A few days ago Henryk M. Broder wrote in Welt am Sonntag, “Europe – your family name is appeasement.” It’s a phrase you can’t get out of your head because it’s so terribly true.

Appeasement cost millions of Jews and non-Jews their lives as England and France, allies at the time, negotiated and hesitated too long before they noticed that Hitler had to be fought, not bound to agreements. Appeasement stabilized communism in the Soviet Union and East Germany in that part of Europe where inhuman, suppressive governments were glorified as the ideologically correct alternative to all other possibilities. Appeasement crippled Europe when genocide ran rampant in Kosovo and we Europeans debated and debated until the Americans came in and did our work for us. Rather than protecting democracy in the Middle East, European appeasement, camouflaged behind the fuzzy word “equidistance,” now countenances suicide bombings in Israel by fundamentalist Palestinians. Appeasement generates a mentality that allows Europe to ignore 300,000 victims of Saddam’s torture and murder machinery and, motivated by the self-righteousness of the peace-movement, to issue bad grades to George Bush. A particularly grotesque form of appeasement is reacting to the escalating violence by Islamic fundamentalists in Holland and elsewhere by suggesting that we should really have a Muslim holiday in Germany.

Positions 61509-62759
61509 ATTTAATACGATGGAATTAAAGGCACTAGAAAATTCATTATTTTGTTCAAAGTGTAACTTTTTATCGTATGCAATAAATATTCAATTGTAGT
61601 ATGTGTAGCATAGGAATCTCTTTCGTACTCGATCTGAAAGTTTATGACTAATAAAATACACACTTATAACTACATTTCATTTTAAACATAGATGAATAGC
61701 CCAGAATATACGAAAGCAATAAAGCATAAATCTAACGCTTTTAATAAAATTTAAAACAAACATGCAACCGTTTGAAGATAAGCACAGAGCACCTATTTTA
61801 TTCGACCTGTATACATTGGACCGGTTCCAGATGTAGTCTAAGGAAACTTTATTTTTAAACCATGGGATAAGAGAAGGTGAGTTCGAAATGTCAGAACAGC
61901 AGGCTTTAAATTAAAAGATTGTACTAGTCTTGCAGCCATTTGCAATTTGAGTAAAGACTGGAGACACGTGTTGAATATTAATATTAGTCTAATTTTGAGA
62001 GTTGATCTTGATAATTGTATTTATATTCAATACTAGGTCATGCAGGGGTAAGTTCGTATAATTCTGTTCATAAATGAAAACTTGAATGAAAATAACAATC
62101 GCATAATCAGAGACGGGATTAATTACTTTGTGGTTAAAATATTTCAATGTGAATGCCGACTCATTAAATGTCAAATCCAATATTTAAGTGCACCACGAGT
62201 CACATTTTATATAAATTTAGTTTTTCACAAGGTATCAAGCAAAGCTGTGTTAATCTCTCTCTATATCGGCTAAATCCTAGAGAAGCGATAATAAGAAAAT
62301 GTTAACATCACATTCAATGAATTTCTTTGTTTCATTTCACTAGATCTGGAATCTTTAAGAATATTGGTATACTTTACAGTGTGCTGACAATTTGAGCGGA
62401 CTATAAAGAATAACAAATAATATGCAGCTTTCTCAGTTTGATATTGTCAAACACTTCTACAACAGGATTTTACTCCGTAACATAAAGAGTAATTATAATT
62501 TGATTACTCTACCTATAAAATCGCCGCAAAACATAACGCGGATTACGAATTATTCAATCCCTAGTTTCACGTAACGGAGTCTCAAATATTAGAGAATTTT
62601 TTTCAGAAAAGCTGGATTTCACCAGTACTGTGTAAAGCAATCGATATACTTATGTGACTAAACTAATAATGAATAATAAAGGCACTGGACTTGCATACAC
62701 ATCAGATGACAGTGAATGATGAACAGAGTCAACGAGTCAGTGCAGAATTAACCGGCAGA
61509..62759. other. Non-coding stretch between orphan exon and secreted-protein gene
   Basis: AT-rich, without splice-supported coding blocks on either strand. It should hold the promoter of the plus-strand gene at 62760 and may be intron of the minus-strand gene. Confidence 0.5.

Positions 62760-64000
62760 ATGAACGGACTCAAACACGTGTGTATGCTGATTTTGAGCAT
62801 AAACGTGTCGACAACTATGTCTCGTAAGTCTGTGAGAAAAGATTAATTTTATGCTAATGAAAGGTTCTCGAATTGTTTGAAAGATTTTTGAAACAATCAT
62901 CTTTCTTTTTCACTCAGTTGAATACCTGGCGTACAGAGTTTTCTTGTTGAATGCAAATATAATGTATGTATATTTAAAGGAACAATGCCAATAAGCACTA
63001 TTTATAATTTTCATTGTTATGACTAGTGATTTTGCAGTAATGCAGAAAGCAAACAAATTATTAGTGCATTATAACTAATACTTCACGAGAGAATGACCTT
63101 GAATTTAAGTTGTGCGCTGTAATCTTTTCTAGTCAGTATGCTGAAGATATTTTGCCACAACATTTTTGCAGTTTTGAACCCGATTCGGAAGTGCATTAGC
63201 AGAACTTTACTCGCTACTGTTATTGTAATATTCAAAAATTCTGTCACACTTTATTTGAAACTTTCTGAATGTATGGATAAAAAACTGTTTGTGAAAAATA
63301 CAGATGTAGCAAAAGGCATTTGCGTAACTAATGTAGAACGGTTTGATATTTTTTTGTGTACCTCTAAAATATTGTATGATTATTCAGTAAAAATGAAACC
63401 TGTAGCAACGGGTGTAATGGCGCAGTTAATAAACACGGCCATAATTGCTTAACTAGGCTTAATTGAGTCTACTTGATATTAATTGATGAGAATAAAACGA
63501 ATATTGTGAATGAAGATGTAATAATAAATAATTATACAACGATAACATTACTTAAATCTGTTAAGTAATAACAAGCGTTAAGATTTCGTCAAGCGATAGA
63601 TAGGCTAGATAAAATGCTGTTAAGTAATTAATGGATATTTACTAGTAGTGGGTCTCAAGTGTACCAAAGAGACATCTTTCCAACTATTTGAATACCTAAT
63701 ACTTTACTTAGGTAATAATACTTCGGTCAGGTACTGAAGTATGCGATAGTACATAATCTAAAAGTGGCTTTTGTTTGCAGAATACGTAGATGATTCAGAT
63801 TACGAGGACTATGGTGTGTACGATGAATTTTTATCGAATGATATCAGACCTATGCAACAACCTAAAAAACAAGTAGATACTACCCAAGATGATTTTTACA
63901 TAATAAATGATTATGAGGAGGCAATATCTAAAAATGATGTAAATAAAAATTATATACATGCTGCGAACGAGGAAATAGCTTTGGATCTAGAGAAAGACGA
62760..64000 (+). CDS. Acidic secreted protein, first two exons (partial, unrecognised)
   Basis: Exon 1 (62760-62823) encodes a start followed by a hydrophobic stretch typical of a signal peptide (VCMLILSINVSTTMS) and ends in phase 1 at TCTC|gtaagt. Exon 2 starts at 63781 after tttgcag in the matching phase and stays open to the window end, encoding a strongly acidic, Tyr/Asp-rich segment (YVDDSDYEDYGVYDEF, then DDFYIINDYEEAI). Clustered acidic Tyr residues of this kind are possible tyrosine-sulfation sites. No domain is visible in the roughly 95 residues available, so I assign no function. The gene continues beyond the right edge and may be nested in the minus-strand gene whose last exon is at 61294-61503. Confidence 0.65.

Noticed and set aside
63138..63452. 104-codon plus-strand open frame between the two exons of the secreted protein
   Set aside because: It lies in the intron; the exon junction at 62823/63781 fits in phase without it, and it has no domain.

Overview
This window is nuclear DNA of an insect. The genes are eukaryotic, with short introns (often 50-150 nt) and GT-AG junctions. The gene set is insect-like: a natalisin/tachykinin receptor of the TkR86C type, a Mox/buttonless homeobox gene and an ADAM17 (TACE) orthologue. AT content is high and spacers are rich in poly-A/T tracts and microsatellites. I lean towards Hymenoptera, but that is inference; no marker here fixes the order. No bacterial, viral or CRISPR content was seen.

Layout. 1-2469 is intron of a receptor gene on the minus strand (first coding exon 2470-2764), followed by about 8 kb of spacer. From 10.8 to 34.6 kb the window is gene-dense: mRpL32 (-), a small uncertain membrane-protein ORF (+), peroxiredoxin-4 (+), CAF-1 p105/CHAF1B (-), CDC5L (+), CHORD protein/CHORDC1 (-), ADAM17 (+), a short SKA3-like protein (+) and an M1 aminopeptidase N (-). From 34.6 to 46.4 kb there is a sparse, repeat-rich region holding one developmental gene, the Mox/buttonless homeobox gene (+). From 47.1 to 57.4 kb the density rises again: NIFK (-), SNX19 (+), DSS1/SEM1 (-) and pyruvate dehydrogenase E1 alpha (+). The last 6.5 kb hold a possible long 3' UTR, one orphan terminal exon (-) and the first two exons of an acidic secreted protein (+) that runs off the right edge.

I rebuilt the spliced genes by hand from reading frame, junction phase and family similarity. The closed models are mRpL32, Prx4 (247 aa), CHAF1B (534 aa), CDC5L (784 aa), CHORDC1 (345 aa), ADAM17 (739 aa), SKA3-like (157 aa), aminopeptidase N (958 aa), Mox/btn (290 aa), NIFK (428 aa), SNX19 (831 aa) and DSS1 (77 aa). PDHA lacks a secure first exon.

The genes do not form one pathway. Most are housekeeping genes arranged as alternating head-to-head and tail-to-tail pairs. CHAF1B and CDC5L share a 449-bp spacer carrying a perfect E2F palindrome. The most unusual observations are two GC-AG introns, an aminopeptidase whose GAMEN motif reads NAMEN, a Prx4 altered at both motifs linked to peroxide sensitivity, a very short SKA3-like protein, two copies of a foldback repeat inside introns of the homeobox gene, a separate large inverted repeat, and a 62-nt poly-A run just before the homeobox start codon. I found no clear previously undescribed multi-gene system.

While the alleged capitalistic robber barons in American know their priorities, we timidly defend our social welfare systems. Stay out of it! It could get expensive. We’d rather discuss the 35-hour workweek or our dental health plan coverage. Or listen to TV pastors preach about “reaching out to murderers.” These days, Europe reminds me of an elderly aunt who hides her last pieces of jewelry with shaking hands when she notices a robber has broken into a neighbor’s house. Europe, thy name is cowardice.

German government tries to force women into prostitution

Filed under: — Different River @ 9:30 am

No, I am not making this up! Libertarians often argue for legalizing prostitution on the grounds that it’s a “victimless crime,” and if some people want to pay for sex and others want to have sex for pay, why should anyone else object?

Here’s one reason.

Germany legalized prostitution in 2002. The idea was to cut back on “combat trafficking in women and cut links to organised crime.”

Now, if you are an unemployed woman, and a brothel lists an opening at the unemployment office, you can lose your unemployment benefits if you refuse to take a job as a prostitute.

The story is here, in the London Telegraph. Some excerpts: